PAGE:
After a disappointing season that seen the team miss the playoffs, it was obvious that their current roster wasn’t strong enough and the team needed to add some more talent. The need for more talent resulted in possibly the worst contract in team history when the Raptors acquired Hedo Turkoglu for a five year, $53 million dollar deal. Turkoglu was coming off a strong season in Orlando which resulted in a trip to the NBA Finals, but it was unclear of how his point-forward style of play would fit with the team as Jose Calderon was already the teams primary ball-handler and set-up man. Things got off to a shaky start when Turk missed time during the pre-season, and things only got worse from there. He seen significant decreases in most major point categories and his minutes per game was his lowest in five seasons. The season ended ugly for Turk as he was benched when he pretty much called in sick and missed a game, but was later seen out at a Toronto night club. From there, he trashed the team in the media, asked for a trade and is now a member of the Phoenix Suns.

Things Colangelo can’t exactly be faulted for, but can certainly be second guessed for were the first overall pick of Andrea Bargnani in the 2006 draft, and the handling of Chris Bosh’s final season in Toronto. If there was ever a year not to want the first pick in the NBA draft, 2006 was it, and luck would have it that the Raptors were ‘lucky’ enough to land the top spot in a draft which didn’t have a clear stand out player. The pick of Bargnani wasn’t a horrible pick, but other top prospects from that draft have gone on to be better players. The Raptors would have been smart to trade down a few spots and pick a proven college player like Brandon Roy or Rudy Gay. In his four seasons in the league, Bargnani has gone on to be a good, but not great player. He shows glimpses of excellence but shows almost zero emotion on the court and doesn’t have the leadership skills that you’d hope a first overall pick would develop. As for the Bosh situation, Colangelo should have traded him for some assets when he had the chance, rather than wait to see what happens and get nothing. Given Bosh’s desire to be in the spotlight, it was pretty obvious that he wanted to play on a larger stage than what Toronto provides. As a GM who has a reputation for not being afraid to pull the trigger on blockbuster trades, its surprising that Colangelo didn’t roll the dice and make a deal that would have brought some assets to the team, rather than hanging on to a player who showed no signs that he was committed to the team. For a guy who makes a lot of roster moves, this is the one move that he didn’t make that has clearly already hurt the team based on its weak roster.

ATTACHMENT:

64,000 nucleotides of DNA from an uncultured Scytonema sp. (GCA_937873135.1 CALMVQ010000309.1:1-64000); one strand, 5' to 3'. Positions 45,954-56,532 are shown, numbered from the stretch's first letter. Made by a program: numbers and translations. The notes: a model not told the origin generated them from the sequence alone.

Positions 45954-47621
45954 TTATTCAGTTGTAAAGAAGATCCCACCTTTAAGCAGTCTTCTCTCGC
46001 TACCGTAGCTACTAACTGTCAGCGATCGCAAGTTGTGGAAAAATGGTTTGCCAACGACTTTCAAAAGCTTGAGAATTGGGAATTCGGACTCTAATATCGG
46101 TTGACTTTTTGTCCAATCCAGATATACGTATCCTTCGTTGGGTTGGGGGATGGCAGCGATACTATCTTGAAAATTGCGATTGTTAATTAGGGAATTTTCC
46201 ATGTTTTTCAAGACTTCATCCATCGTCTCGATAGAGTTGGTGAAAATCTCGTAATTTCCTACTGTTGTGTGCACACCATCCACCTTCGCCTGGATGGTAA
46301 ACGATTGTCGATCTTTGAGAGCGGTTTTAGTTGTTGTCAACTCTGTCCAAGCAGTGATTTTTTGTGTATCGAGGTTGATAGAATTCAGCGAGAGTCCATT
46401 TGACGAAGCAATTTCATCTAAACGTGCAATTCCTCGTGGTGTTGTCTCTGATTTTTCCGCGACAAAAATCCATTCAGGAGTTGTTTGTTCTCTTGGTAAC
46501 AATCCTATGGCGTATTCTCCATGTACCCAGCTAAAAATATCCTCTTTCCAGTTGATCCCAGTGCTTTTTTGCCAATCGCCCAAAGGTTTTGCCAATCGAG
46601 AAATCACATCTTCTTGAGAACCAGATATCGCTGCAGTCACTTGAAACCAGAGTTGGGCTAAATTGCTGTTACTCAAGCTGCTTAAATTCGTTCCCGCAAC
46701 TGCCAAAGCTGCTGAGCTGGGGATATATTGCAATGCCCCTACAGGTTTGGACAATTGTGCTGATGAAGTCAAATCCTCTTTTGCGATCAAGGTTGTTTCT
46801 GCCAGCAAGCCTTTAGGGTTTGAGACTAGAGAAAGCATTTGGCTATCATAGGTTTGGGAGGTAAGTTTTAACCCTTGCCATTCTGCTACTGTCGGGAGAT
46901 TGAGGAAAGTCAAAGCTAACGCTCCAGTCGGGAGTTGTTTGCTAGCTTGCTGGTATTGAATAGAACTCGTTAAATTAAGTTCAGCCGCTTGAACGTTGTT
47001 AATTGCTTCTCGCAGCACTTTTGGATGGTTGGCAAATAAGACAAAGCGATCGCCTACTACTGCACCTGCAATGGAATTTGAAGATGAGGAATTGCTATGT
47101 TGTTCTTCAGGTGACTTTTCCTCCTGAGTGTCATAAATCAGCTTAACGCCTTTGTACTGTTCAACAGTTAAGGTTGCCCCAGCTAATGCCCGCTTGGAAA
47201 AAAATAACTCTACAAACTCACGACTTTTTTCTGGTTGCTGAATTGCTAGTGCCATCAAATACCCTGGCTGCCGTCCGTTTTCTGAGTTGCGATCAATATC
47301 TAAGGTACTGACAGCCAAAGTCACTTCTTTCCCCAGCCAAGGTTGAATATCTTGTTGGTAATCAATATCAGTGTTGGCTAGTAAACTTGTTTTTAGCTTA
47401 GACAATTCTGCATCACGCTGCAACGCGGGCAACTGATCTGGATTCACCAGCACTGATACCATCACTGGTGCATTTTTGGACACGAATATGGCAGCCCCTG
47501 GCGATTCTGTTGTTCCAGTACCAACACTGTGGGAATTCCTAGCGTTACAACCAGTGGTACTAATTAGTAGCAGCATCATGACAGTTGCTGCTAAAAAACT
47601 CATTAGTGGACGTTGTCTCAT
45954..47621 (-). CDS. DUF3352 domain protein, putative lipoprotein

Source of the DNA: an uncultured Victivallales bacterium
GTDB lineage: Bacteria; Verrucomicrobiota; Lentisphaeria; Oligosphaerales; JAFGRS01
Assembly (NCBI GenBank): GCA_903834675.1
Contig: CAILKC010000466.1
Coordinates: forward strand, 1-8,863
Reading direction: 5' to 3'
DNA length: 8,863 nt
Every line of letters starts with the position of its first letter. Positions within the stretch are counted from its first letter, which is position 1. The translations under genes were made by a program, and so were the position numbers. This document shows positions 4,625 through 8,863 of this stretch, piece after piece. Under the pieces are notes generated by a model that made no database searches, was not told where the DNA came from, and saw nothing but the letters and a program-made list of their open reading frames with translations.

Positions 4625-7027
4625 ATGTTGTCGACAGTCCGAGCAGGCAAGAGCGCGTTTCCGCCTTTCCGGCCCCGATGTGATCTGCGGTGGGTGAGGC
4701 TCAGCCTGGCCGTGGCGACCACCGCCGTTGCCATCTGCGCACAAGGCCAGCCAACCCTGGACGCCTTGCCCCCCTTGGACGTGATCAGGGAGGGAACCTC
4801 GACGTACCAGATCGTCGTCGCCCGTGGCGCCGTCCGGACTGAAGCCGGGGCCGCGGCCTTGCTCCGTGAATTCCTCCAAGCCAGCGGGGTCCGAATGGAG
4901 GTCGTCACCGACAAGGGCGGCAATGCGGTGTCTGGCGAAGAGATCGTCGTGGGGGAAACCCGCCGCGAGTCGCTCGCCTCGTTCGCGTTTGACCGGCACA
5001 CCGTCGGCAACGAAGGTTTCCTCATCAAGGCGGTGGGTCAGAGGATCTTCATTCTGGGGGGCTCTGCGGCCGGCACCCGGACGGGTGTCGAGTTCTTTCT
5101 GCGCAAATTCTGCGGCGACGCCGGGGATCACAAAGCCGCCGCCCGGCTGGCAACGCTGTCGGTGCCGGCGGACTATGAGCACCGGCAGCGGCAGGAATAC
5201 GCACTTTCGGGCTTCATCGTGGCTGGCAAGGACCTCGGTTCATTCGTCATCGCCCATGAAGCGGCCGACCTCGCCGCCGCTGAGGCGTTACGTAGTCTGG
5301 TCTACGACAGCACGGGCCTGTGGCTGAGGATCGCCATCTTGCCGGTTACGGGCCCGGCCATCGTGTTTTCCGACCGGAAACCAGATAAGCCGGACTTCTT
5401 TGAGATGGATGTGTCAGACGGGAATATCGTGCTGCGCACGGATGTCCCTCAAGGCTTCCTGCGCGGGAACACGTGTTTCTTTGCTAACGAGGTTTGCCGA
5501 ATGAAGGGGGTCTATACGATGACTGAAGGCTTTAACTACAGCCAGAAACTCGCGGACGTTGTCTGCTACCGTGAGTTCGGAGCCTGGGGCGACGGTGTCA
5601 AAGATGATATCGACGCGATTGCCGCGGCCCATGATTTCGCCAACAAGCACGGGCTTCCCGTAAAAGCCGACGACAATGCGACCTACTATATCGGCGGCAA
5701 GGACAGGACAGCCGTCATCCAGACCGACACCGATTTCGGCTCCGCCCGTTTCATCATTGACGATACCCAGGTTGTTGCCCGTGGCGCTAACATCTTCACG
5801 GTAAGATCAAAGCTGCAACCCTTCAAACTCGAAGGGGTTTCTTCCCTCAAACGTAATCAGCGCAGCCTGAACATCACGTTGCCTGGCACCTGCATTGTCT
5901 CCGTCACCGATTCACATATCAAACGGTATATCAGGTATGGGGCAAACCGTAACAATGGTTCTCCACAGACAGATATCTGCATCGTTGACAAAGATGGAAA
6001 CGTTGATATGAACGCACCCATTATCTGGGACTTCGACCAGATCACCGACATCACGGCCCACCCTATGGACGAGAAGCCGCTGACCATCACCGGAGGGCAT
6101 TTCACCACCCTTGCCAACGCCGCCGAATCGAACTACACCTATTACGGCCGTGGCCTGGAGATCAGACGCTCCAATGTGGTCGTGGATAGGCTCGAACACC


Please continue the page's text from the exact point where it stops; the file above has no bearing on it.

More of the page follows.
Rebuilding is a term that’s overused in sports, and the Raptors always seem to be rebuilding. Instead of saying that they’re rebuilding, maybe they’re simply not a good franchise. Should the Raptors be lumped into the likes of franchises like the Clippers and Grizzlies, or have they just run into some bad luck with poor roster moves? Like Rob Babcock before him, Bryan Colangelo simply hasn’t been able to come up with the winning formula in Toronto. By trying to mimic the exciting seven seconds or less Phoenix Suns style of play with a heavy mix of International talent, Colangelo has managed to put together one of the worst teams in the league and one of the league’s least desirable playing destinations. Of all his seasons with the team, this is obviously the worst roster he’s put together to start a season. Sometimes starting over is the only option and you have to hit rock bottom before you reach the top. It’s just unfortunate for the franchise and their fans that the team is constantly starting over and never comes close to reaching the top.

Joe Osborne is a sports and entertainment enthusiast who resides in Halifax, NS. You can contact Joe at or you can visit his blog - What Up Sports.